As a matter of urgency, we should send Anthony Mundine to Russia, maybe Siberia. Not for exile, as some have suggested, but to fight some intimidating, steroid-abusing Russian in a harsh, foreign climate.

Given The Man’s penchant for offending just about everyone he comes in contact with, there is a good chance he will not return home. By doing so, he will become a martyr and a national hero, thus capping off the greatest hero-to-villain-to-hero story arc of the modern age.

Nobody saw this backflip coming
Nobody saw this backflip coming

Anthony Mundine’s heroic demise will be the first shot fired in this internecine Russo-Australian sporting war. Soon the rivalry will consume both countries. Australians will abandon once-favourite sporting pastimes like AFL so they can compete with Russia in judo, weight lifting and bear wrestling. Russia will ramp up its interest in rugby league, giving the game a much-needed international boost.

Our whole social order and culture will be turned upside down in order to confront the Soviet menace. It will be a difficult period for Australia, but we will ultimately benefit from it.

Sport, something which has long since lost its way due to the nefarious influence of money and professionalism, will take on new levels of socio-political meaning.

And that is a good thing.

By Ben Shine

Robbie Farah is Bobby Sands

Bobby Sands was a leader from Northern Ireland during a period of great conflict and uncertainty, otherwise known as the Troubles.

Robbie Farah is a leader from the Wests Tigers during a period of great conflict and uncertainty, otherwise known as Troubling Times in Tigertown.

Many people will think that likening Farah, a rugby league hooker from Leichhardt with Sands, one of the greatest symbols of political martyrdom and bravery of the past century, is a bit of a stretch. It may even be called inappropriate, but hear me out.

Both men fought/are fighting noble causes, with Sands sacrificing his life in pursuit of Irish republicanism, and Farah trying to carry his young Tigers side into the NRL finals for the first time since 2011.

Both men are local heroes. Sands achieved cult-like status for his election to British Parliament, hungerstrike and subsequent death which drew international attention to the sectarian conflict in Northern Ireland. On the other hand, Farah is a homegrown Tiger junior turned club captain, who helped win the club their first premiership in 2005 and has been the team’s most consistent player for the best part of a decade.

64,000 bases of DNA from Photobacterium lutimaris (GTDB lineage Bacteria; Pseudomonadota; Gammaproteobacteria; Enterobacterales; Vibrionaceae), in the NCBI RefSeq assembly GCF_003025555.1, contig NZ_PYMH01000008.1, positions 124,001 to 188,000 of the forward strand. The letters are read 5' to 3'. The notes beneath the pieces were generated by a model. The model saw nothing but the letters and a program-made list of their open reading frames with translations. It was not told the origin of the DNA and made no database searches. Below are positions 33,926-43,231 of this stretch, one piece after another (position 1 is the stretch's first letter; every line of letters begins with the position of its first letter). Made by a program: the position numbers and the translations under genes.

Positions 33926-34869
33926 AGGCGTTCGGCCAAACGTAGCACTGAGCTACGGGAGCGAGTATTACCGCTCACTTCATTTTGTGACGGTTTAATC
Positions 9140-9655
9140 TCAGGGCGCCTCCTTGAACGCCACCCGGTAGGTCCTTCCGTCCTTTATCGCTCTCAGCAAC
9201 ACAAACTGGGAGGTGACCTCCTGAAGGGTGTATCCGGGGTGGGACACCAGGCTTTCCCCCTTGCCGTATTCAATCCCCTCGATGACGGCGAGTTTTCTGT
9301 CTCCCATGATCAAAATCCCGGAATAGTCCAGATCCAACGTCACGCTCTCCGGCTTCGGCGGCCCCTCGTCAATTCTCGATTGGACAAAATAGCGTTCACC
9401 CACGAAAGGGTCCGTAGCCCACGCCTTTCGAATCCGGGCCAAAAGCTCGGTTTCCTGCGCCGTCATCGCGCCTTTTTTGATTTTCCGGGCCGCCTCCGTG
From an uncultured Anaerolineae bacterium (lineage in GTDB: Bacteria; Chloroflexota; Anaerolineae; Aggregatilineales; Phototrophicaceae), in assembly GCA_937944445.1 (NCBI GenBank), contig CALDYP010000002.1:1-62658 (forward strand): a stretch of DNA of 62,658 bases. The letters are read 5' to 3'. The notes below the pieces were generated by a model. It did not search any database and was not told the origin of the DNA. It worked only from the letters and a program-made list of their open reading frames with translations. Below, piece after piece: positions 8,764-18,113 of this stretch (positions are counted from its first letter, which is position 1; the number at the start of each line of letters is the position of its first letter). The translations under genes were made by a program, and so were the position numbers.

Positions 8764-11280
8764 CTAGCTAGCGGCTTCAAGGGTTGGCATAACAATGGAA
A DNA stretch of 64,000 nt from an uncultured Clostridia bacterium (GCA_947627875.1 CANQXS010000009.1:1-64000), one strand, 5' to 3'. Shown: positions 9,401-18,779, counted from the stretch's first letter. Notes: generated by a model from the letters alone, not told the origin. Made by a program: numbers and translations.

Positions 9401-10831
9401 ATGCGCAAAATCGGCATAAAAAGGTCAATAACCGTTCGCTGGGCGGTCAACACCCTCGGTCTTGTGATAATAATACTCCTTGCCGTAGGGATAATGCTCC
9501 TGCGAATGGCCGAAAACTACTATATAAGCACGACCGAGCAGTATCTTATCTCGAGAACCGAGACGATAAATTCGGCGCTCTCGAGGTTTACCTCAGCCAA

"I know TPA is famous for its obscure analogies, but surely comparing rugby league to a violent conflict which killed thousands is inappropriate?"
“I know TPA is famous for its obscure analogies, but surely comparing rugby league to a violent conflict which killed thousands is inappropriate?”

The similarities may appear trite on first glance, but when you consider the vilification both figures have received in the media, the experiences of Farah and Sands aren’t too dissimilar.

For the past few weeks Robbie Farah has been persecuted in the media in a campaign driven by dark, nefarious forces. He has been used as the fall guy, accused of being the driving force behind a plan to axe the coach or the CEO, or both. Despite consistent denials, Farah is continually blamed by the media for causing instability within the club – while any cursory glance at the facts will show he has done very little to (intentionally) promote disharmony. Rather, he is being used as a pawn in a game being played by people higher up the food chain (note: possibly the rugby league illuminati) to pursue some darker, sinister motive.

Sands faced similar persecution by the British media. He was labelled a criminal and a terrorist and his actions were condemned by Prime Minister Margaret Thatcher, the British/Protestant political class and Fleet Street papers. His hunger strike was reported with astonishment and derision, and his death was celebrated. The Daily Mail accused him of “moral fraud”, the Mirror said “it was a pathetic end for a man” and the Express claimed “Sands will no victory in the grave… the Shadow of Bobby Sands will pass”.

Could this one day be Robbie Farah?
Could this one day be Robbie Farah?

Of course, the papers were wrong. Sands’ shadow did not pass. In anything, his legend grew and his cause was given even greater international attention following his death. Indeed, to this day, Bobby Sands’ face can been seen plastered on murals across Northern Ireland.

In the case of Robbie Farah, the papers are wrong again. He is not a villain. He is a hero that has been reported in the wrong light. And like Bobbie Sands, Robbie Farah’s actions will be vindicated with the passing of time. And when he finally gets his boyhood team to the summit of the NRL top-eight, perhaps one day his face will be found painted on walls across Balmain, Annandale and Rozelle.

By Ben Shine